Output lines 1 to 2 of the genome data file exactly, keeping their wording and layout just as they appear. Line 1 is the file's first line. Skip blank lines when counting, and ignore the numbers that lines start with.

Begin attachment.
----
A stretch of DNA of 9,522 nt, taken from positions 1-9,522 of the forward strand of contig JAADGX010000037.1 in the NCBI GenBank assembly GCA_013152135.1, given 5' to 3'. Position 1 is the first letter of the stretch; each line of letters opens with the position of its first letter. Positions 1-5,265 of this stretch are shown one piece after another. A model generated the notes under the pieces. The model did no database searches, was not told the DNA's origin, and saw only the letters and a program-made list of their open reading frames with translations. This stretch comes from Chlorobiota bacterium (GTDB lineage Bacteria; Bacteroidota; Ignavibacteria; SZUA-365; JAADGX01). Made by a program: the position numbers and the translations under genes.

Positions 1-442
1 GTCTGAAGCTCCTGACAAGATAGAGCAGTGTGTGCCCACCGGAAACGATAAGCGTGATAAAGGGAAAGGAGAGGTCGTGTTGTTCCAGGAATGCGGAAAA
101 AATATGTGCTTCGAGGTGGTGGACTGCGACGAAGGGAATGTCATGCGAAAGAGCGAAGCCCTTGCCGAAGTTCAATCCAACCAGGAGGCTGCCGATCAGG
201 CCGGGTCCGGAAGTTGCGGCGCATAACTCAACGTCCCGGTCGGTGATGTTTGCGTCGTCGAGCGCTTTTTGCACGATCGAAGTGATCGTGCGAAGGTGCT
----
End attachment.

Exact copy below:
A stretch of DNA of 9,522 nt, taken from positions 1-9,522 of the forward strand of contig JAADGX010000037.1 in the NCBI GenBank assembly GCA_013152135.1, given 5' to 3'. Position 1 is the first letter of the stretch; each line of letters opens with the position of its first letter. Positions 1-5,265 of this stretch are shown one piece after another. A model generated the notes under the pieces. The model did no database searches, was not told the DNA's origin, and saw only the letters and a program-made list of their open reading frames with translations. This stretch comes from Chlorobiota bacterium (GTDB lineage Bacteria; Bacteroidota; Ignavibacteria; SZUA-365; JAADGX01). Made by a program: the position numbers and the translations under genes.

Positions 1-442